Prospecting is for families because there is always something for everyone to do, including kids.
At the Big Dig there is even a station along the creek bed that is set aside for the kids to dig in with adults of course. There is no exclusion here and kids are welcomed at the other digging stations as well.
Even though other things might catch a kid’s eye, they can do what the adults do, dig buckets of dirt, put them in the trommel or high banker, scrub rocks, move rocks in piles, empty out the rocks from the washed rocks, or just play in the creek.
Certainly gathering fun rocks is a part of the agenda for kids too as there can be some shiny, colorful, unique, and exotic looking things you never see on your desk at school.
Of course there is always the raffle for the donated kids stuff and the eyes go wild for what can possibly be won, even a giant treasure chest full of rocks, toys, and things to use while play prospecting when the return home rolls around. Kids add to the fun of riding in the back of the pickup with their screams like on carnival rides. Prospecting wouldn’t be the same without kids around.
This is why we all gather in the tiny town of Zortman for once a year, the opportunity to dig together the dirt to see what kind of gold we can find to take home with us either
in the nugget drawing or by our fair share of concentrates from the half day of digging for two days.
Groups of people hop in a pickup front or back with their bucket and shovel and head upstream to one of the four stations stocked with machines and leaders for 4 hours to return home for a nap and rest from the hard work.
The team work to do this is what I cherish, the opportunity to use equipment to find gold is fun and everybody helps. Feeling a part of a big project is fabulous. There are many different jobs at each station that need to be manned and techniques are developed to have everyone have a chance to experience each one.
Sharing is a huge operational ethic of the dig.
Mid morning or mid afternoon sees the coffee and cookie truck as a welcomed visitor.
Each day a backhoe is brought in to make short order of the area and stack a new pile for the day’s digging. It can do what many people can’t in just minutes. It’s amazing.
Lots of ATV’s abound and make transportation with equipment perfect; but there is room for those who don’t own them.
As soon as you register tables are full of donated items for auction, raffle, and purchase in the Zortman meeting area.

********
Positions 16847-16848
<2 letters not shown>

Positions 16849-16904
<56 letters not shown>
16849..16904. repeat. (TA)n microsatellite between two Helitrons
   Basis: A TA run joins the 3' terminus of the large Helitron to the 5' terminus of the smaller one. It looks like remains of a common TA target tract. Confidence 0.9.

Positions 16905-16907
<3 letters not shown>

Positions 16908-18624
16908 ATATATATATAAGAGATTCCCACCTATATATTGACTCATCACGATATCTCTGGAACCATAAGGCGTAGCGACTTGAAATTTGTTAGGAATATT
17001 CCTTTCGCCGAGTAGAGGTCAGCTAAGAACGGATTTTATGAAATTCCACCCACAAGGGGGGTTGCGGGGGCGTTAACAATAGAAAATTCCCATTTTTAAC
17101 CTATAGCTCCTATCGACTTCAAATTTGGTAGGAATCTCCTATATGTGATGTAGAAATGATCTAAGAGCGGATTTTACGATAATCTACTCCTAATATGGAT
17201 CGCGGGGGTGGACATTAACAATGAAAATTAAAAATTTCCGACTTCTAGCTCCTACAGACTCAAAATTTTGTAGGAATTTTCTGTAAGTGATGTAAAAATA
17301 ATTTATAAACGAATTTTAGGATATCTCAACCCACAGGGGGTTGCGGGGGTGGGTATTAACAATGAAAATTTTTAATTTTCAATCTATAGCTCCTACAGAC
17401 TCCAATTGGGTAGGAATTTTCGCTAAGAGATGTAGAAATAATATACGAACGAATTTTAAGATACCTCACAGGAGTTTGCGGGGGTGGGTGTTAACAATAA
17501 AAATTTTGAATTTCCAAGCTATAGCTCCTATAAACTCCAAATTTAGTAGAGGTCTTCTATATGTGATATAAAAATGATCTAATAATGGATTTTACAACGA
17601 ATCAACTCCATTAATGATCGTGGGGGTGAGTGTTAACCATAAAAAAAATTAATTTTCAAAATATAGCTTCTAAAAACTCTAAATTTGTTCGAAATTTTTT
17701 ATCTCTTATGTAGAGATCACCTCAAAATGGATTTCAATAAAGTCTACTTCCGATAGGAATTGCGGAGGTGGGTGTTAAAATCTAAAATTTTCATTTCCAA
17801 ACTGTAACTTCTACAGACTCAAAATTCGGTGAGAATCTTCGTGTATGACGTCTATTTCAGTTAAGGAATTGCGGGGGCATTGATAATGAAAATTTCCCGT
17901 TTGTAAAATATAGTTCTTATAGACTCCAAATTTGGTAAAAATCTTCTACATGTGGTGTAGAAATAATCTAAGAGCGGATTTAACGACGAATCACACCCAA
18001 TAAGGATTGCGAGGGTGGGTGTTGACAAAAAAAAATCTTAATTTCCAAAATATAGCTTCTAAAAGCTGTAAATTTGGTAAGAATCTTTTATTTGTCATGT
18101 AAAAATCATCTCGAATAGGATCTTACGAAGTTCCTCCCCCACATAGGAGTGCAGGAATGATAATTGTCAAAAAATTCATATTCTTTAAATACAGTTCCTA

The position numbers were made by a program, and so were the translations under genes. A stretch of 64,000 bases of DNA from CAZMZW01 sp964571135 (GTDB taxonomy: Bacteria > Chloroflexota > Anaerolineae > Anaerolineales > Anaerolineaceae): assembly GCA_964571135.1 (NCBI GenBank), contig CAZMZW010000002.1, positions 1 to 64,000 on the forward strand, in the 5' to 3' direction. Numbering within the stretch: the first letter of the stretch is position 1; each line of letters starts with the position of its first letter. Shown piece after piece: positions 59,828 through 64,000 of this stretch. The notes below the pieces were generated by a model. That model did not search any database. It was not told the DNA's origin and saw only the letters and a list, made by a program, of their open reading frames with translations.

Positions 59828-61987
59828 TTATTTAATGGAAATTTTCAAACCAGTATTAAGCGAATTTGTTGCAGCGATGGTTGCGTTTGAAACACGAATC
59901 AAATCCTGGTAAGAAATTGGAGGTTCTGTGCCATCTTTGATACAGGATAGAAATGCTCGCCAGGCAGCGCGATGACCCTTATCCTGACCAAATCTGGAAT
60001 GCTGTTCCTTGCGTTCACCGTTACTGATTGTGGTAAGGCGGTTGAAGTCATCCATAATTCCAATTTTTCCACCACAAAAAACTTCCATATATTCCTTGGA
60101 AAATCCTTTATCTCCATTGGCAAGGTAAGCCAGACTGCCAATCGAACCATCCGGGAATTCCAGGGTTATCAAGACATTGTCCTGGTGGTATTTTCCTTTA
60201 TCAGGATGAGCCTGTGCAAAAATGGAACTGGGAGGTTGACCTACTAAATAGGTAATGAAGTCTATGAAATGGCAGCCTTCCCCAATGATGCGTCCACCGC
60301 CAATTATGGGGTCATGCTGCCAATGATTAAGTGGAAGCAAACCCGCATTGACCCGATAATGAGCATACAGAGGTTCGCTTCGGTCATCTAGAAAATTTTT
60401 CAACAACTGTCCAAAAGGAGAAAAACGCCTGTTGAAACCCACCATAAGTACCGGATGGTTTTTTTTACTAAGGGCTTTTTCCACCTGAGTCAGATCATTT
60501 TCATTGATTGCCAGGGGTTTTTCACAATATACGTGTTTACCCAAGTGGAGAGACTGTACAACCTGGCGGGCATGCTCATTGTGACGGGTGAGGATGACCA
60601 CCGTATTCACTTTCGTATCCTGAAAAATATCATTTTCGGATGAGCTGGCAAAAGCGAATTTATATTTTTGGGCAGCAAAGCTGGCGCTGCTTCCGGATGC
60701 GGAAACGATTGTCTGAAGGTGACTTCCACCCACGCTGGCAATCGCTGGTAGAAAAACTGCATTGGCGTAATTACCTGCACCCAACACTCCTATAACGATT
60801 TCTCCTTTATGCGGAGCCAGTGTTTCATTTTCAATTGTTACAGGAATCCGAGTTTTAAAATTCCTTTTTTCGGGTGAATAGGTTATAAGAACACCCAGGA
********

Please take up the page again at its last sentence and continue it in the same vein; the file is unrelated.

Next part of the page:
Staffers help you choose from tickets for 50/50 drawings, items for the adults or kids, donations, Big Dig T-shirts and an array of dinner tickets and other choices.
It is with the donations and raffle sales that the Yellowstone River Prospecting Club pays for their use of this facility and the expenses for the Big Dig. So you choose wisely how you want to support the club and this event by your purchases.
Even last year’s biggest nugget was auctioned off this year to the tune of $205 to bring in money.
Monday morning everyone lines up outside the office area to bid on a myriad of items. It is hard not to spend lots of money because the items are so cool and attractive. Even brass classifiers were on docket!
Our campground neighbors walked away with over $1000 worth of items for their home and buisness.
One of the best parts of participating in The Big Dig is all the people you meet from all over the United States and Canada.
The meeting up with people you have dug along side with the year before is also a benefit.
There is lots of exchanges of phone numbers, emails, and addresses. Continued friendships with people of common interest is always fun.
While setting up camp in the Camp Creek Campground the neighbor campers ten year old boy said to us "I have never had so much fun out camping before in my life"!
And when our little girl laid eyes on our neighbors little girl they both thought, “Oh, someone like me!” They spent three days running around out in the woods with their "best friend" entertaining each other constantly.
When you see friends from all over the state and you get to talk about local prospecting issues you learn the benefit of networking with those of like mind.
Meeting key people in all kinds of prospecting organizations is a great thing when you can put a body and a face to a phone call or email.
From these physical contacts on site it is easy to go back home and apply the new insights and ideas you got for your future.
We even met a maker of a trommel, got to interview him and learn how to duplicate his project.
When planning your trip to Zortman for the Big Dig, one must consider sleeping arrangement.
Some bring their big campers and trailers, others plan on staying at the motel which is a little non-traditional, and others head to the Camp Creek Campground nearby for a stay in a tent with family and friends.
The campground does not have a shower facility so the only shower is at the Motel where you walk down the patio to the laundry room, pay $7.50 and all the supplies are provided. For sure this option is tantalizing when you smell like a campfire and have worked hard digging dirt.
A local grocery store is used to handling request of those in remote as they host the hunting season as well. Shelves are stock with all kinds of necessities and your needs can be met. A lone restaurant that opens up at 8 AM and closes at 9 next to the bar can feed the hungry.
The grocery store has separate cabins for rent with kitchen facilities and rent starting at $65 a night and can be rented starting in January of the year.
The big feature is the dump!! Scaling the hillside gives you lots of sea creatures and crystals to mystify the eye and make you feel like you have found a treasure. Three trips or more were made to gather these items with frivolity and uniqueness each time.